Your child depends on you for vaccination protection

Getting your children vaccinated on time is one of the most important jobs you have as a parent. When you vaccinate your children, you protect them from serious diseases for the rest of their life.

Why is it important to keep track of your child's vaccination?

Proof of vaccination may be requested. In some parts of Canada, children need to have all of their vaccinations up-to-date before starting school or daycare. This is needed to help prevent the spread of serious diseases in these settings.

Also, your child's vaccination history is helpful if you ever need to take your child to see another healthcare provider or travel outside of Canada.

How do I keep track of my child's vaccination?

You will be given a vaccination record (card or booklet) with your child's recommended schedule at your first clinic visit. If your healthcare provider forgets, be sure to ask for one. It is important to bring this record with you every time you visit a healthcare provider. This is to make sure that it can be updated each time your child receives a vaccine.

You might find it helpful to use the checklist at the back of this guide, or download the ImmunizeCA app to help you keep track of your family's vaccinations.

Are you travelling?

When travelling to another country, you and your family may be at risk for vaccine-preventable diseases. These may include diseases for which vaccines are not routinely given in Canada. It is important to consult a healthcare provider, or visit a travel health clinic, at least six weeks before you travel. Certain vaccines may be recommended depending on your age, where you plan to travel and what you plan to do.

What to expect at your child's first vaccination

You can help your child have a positive vaccination experience. Understanding what will happen when your child is vaccinated can make it easier on both of you.

What if my child has a cold or fever?

If your child is sick or has a fever when it's time for their vaccination, talk to your healthcare provider. They can assess whether it is okay to give the vaccination or if it is better to wait until your child is no longer sick.

Before the vaccination

Remember to take your child's vaccination record with you when you visit your healthcare provider or public health office (CLSC in Quebec). If you don't have a vaccination record, be sure to ask for one.

During the vaccination

Your healthcare provider may ask you a few questions about your child's health, such as if they have allergies or health problems.

Here are some things you can do to help your child during the vaccination.

  • Relax. Your child may react to your emotions. When you relax and stay positive, your child will be happier too.
  • Cuddle. Hold and talk to your child during the vaccination. Studies have found that children who are held while getting a needle cry less.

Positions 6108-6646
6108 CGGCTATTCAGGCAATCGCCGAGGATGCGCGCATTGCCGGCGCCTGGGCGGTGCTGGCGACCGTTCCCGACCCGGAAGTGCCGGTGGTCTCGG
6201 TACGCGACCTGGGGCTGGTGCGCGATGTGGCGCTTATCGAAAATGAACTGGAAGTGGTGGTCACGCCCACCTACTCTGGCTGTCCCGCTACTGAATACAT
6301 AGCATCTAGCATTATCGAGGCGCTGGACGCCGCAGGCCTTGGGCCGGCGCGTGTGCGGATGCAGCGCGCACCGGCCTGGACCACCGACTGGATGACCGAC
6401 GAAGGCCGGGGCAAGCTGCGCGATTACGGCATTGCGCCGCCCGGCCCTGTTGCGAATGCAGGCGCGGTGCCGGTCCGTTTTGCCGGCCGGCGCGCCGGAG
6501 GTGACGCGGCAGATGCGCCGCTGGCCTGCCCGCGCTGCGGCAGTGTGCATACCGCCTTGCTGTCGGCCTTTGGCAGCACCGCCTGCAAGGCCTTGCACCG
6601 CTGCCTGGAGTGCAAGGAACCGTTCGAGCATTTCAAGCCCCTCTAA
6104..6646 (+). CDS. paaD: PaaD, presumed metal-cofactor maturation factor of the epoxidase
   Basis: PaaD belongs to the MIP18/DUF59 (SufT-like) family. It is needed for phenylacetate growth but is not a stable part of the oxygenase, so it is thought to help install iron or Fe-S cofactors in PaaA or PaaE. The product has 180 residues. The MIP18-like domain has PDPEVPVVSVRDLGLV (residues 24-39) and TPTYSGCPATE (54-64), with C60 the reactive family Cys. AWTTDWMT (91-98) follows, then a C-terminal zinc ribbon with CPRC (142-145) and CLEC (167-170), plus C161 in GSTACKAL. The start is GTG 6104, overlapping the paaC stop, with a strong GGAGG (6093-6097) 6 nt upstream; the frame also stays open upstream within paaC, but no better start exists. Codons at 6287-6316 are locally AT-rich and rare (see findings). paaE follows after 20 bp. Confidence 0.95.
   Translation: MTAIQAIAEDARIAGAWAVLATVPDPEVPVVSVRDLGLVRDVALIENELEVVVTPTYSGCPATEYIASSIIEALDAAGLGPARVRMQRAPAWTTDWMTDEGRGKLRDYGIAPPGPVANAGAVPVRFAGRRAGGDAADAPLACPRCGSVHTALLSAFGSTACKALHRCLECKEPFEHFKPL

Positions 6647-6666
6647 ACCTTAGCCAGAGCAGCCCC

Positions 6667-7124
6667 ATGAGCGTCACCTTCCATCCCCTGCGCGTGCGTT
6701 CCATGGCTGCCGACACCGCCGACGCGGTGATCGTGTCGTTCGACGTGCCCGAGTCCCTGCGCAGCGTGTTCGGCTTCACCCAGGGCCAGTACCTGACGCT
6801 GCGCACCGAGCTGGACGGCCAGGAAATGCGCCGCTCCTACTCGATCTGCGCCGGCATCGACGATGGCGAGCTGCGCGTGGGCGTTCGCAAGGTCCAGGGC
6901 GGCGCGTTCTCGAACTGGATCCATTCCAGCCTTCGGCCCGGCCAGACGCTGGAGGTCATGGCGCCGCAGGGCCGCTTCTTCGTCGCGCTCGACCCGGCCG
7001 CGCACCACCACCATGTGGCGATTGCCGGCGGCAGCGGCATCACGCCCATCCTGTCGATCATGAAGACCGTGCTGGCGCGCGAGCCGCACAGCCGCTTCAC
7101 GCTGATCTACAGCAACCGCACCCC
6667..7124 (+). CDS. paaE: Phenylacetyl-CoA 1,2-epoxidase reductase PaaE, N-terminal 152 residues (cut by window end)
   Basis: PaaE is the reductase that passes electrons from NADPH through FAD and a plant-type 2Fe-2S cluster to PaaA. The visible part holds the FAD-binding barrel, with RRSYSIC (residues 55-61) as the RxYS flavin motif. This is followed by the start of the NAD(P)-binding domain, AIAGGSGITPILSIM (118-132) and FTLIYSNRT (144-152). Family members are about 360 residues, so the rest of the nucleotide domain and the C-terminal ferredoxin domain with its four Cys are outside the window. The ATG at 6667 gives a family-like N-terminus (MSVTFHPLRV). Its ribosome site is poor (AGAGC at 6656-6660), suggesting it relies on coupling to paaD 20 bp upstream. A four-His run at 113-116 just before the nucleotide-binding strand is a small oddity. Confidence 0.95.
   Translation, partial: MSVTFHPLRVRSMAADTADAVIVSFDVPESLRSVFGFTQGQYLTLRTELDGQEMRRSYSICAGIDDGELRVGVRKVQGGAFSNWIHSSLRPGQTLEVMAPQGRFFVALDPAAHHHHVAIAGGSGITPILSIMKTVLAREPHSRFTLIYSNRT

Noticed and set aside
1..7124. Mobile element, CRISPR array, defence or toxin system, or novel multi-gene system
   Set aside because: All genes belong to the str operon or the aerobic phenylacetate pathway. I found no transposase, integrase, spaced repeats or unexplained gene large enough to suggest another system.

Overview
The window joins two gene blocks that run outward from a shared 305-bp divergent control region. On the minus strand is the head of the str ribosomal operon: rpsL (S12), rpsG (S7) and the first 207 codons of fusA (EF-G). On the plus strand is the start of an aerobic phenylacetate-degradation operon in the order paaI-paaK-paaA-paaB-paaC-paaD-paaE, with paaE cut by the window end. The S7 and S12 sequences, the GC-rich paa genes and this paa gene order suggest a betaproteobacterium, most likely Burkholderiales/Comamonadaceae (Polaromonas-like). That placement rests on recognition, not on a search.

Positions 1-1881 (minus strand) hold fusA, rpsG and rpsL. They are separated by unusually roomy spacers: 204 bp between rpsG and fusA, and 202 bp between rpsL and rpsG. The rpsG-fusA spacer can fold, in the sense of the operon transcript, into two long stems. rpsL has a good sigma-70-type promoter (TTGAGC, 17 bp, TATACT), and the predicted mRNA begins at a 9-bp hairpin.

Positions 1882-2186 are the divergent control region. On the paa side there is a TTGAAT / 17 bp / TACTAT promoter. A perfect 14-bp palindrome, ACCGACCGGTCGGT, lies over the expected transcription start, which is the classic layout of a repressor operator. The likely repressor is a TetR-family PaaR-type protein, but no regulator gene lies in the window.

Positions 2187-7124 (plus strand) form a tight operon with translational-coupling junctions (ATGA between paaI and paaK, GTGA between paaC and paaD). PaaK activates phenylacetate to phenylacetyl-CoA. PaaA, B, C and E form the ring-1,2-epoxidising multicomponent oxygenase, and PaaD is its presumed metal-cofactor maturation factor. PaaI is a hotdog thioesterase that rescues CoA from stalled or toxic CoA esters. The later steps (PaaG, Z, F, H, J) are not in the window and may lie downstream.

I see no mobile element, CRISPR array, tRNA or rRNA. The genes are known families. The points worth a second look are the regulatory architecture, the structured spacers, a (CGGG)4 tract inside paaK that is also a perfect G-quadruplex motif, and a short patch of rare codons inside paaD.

• Breastfeed. If you are breastfeeding, try nursing your baby right before, during or after the needle. This will be comforting to your baby.
  • Distract. Your gentle, soothing voice or touch can help comfort your baby. So can a favourite toy, telling a story or singing.

After the vaccination

Most children are fine after vaccination. Your child may have no reaction at all to the vaccine. In some cases, your child may:

  • be fussy;
  • be sleepier than usual;
  • have a low fever; or
  • have a sore, swollen, or red spot where the needle went in.

These reactions are normal and usually last between 12 and 24 hours. You can give your child medicine to help with the pain or lower the fever. Ask your healthcare provider what medicine is best.

Before you go home

Make an appointment for your child's next vaccination.

You will be asked to wait at the clinic for 15 to 20 minutes after your child's vaccination. This is because, as with any medicine, there is a very slight chance of a serious allergic reaction (anaphylaxis).

Signs of a serious allergic reaction include:

  • breathing problems (wheezing);
  • swelling of the face; and/or
  • blotchy skin on the body (hives).

If you see any of these symptoms, talk to a healthcare provider immediately. They know what to do to counter the allergic reaction.

When to call your healthcare provider

Serious reactions to vaccines are very rare. Call your healthcare provider or public health office (CLSC in Quebec) if your child has unusual symptoms after vaccination.

Unusual symptoms may include:

  • a fever above 40°C (104°F);
  • crying or fussing for more than 24 hours;
  • worsening swelling where the needle went in;
  • or unusual sleepiness.

You know your child best. If you notice anything that is not normal after a vaccination, check with your healthcare provider.

Where to find more information

It is important to get the facts about vaccination from reliable sources. Talk to a trusted healthcare provider about your child's vaccinations. This can be your doctor, nurse, or pharmacist.

Here are some websites you can trust to find information on vaccination:

Checklist for your child's vaccinations

  • Make an appointment. The first vaccination may start at birth but certainly by the age of two months. Your healthcare provider will give you a schedule for your child.
  • Bring your child's vaccination record. You will get this at your first appointment.
  • Make the next appointment. Set a date for your child's next vaccination before you leave your healthcare provider.
  • Mark the next date in your cell phone or home calendar. Do this as soon as possible so you will not forget.

Keep your child's vaccination record in a safe place, so you can find it when you need it.

Remember, vaccination is part of your children's routine care. Keeping vaccinations up-to-date is important to protect their health.